I went there with my German friend, which was interesting for me not so much because of who she is (sociopathic identifying, although that was also a little hilarious to sort of see the different ways she approached things than a more neurotypical person might), but because of how I reacted to her presence. I still have very low maybe non-existent affective empathy even post therapy, but one thing that I have always done particularly at the height of my manipulative ways is to be very aware of my audience and adjust my conversation and behavior to please. I still do this. I don't think it's bad, it's just being responsive to the context in which you find yourself, and the people around you are also part of that context. What I mean is that because she was German, I thought much more of the German perspective of what it would be like to live in Dachau -- a city that is still thriving but probably for a lot of the world will always be associated with the camp. Or what it might be like to just generally be German, especially a young German and be both so far removed from any connection to these events, but still inextricably entangled in them. And she had some very interesting thoughts about how the connection continues to affect the German sense of their national identity, like maybe they are less likely to be waving German flags in foreign places or making other overt shows of national pride, particularly while abroad.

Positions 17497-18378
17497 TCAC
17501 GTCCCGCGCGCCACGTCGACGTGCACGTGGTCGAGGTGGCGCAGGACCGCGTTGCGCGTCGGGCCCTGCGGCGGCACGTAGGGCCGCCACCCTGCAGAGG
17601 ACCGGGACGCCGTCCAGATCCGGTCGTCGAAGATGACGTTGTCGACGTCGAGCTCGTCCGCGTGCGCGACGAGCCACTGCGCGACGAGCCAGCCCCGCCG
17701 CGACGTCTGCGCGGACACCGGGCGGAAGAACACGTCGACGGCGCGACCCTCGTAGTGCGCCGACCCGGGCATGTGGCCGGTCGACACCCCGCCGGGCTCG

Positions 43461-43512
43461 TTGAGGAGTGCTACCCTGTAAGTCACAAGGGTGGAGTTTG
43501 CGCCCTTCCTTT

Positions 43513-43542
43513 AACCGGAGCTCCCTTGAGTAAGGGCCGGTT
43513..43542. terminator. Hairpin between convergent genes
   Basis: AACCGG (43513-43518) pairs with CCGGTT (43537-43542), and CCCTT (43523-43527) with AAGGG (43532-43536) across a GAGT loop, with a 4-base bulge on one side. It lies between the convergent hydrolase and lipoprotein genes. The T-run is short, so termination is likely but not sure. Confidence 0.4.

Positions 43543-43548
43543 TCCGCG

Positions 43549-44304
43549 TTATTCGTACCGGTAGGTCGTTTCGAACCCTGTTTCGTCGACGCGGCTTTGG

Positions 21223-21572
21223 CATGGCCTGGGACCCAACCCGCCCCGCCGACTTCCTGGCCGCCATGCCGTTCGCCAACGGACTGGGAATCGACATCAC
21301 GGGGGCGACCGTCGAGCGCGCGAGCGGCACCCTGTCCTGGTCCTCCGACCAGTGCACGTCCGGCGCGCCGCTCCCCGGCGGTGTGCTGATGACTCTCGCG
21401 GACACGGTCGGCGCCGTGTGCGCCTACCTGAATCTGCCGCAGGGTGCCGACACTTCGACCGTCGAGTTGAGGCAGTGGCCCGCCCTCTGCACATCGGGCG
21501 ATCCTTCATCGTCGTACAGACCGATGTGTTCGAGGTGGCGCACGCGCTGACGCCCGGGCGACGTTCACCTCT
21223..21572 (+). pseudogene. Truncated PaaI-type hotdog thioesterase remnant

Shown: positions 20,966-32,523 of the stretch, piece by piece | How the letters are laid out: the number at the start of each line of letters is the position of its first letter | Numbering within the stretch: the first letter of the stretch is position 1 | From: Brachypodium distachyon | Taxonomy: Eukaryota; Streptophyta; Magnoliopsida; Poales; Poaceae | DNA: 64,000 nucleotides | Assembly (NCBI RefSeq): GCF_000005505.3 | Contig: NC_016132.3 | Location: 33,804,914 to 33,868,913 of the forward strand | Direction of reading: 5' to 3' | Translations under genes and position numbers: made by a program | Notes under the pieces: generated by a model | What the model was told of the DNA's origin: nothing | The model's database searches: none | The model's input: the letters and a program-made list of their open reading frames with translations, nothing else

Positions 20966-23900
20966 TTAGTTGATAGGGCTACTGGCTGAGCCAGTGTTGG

So I found myself chatting with her about how the Germans have done a good job accepting responsibility for the things that their nation had done. They do and continue to do reparations, they have all of these memorial sites that are well attended and well maintained, and my German friend told me that the vast majority of her history lessons focused on WWII and with this idea of trying not to repeat past mistakes.